The person who has the overall duty for complying with the FSO is known as the Responsible Person (RP). In the workplace this would mean the employer. If not a workplace, the RP could be the owner of the premises, for example the landlord, or the person who has control of the premises such as a management company.

It's important to note that every person who has, to any extent, control of the premises and any person who has a contract or obligation of any extent in relation to the maintenance, repair or safety of a premises is also treated as the RP so far as matters within their control, or to the extent that their contract or obligation extends.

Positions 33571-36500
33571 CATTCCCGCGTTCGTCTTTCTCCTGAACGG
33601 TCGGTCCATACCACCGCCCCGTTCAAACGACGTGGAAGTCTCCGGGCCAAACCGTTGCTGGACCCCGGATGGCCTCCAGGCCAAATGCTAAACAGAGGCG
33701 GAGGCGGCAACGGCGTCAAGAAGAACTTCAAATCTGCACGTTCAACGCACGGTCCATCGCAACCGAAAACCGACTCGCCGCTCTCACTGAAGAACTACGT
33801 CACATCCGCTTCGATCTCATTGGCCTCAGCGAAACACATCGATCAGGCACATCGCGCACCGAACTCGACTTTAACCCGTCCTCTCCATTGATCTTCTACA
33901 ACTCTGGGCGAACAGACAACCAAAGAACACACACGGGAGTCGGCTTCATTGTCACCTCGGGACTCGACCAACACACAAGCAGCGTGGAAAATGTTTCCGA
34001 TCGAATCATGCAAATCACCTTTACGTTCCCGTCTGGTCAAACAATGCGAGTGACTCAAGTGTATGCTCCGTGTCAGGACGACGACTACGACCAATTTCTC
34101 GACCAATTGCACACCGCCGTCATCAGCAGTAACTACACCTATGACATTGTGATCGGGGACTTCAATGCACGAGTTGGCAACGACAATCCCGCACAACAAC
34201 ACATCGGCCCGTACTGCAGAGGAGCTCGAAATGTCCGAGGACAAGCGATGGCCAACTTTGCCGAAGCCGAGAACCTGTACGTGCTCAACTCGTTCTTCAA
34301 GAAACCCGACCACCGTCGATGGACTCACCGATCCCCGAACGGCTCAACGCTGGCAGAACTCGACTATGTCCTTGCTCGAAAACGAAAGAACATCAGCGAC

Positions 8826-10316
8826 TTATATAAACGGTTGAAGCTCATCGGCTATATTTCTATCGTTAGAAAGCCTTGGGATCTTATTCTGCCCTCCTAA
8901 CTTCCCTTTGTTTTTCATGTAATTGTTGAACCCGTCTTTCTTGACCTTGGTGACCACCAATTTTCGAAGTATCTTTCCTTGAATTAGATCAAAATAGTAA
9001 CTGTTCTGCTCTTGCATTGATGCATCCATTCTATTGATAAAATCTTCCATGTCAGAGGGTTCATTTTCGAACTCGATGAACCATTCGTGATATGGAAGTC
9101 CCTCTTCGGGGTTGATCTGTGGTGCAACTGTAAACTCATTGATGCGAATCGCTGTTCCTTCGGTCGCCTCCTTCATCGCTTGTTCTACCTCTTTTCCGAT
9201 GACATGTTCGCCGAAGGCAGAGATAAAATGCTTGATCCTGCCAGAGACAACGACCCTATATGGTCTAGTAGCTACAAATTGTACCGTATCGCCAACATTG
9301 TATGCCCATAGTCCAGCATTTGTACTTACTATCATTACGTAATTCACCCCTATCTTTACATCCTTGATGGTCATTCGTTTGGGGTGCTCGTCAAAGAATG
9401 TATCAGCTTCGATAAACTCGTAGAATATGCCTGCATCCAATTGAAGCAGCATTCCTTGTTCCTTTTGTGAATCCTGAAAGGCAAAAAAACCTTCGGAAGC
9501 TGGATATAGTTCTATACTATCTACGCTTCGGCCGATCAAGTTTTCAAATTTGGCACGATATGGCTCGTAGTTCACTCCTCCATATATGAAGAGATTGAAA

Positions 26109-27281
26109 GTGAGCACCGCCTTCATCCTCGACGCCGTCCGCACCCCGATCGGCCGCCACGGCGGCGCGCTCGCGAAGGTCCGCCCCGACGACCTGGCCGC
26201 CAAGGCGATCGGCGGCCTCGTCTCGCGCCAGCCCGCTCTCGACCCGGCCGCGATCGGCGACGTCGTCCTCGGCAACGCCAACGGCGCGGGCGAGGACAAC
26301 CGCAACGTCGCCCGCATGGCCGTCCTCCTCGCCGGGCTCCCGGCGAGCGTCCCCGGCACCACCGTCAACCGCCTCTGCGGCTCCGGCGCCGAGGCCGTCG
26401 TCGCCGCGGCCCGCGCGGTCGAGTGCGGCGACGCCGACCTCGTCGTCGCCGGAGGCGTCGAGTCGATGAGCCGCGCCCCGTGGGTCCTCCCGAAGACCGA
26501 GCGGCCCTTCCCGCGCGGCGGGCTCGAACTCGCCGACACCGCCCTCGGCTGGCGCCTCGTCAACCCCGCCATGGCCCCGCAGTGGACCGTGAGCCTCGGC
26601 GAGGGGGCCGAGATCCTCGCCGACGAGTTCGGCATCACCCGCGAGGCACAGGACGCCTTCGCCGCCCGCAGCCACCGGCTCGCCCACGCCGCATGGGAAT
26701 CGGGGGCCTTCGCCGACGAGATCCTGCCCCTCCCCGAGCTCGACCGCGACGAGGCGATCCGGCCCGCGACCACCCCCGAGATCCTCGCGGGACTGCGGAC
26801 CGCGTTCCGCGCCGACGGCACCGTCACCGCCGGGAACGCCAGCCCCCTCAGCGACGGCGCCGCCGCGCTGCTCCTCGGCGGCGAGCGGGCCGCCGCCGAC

An example of this is to think of a shop that is part of a retail chain. The business (employer) is the overall RP, however the branch manager has control of the shop so is also treated as the RP.

Similarly, the contractors that service the shops fire alarm have an obligation in relation to the safety of the shop, and therefore could also be considered the RP.

What are the responsibilities for Fire Safety?

As the Responsible Person you must:
  • Take general fire precautions to ensure, so far as is reasonably practicable, the safety of employees and anyone who may be legally on or within the vicinity of the premises.
  • Carry out a Fire Risk Assessment (FRA) to identify fire hazards, those at risk, and the general fire precautions required
  • Tell staff or their representatives about the risks you've identified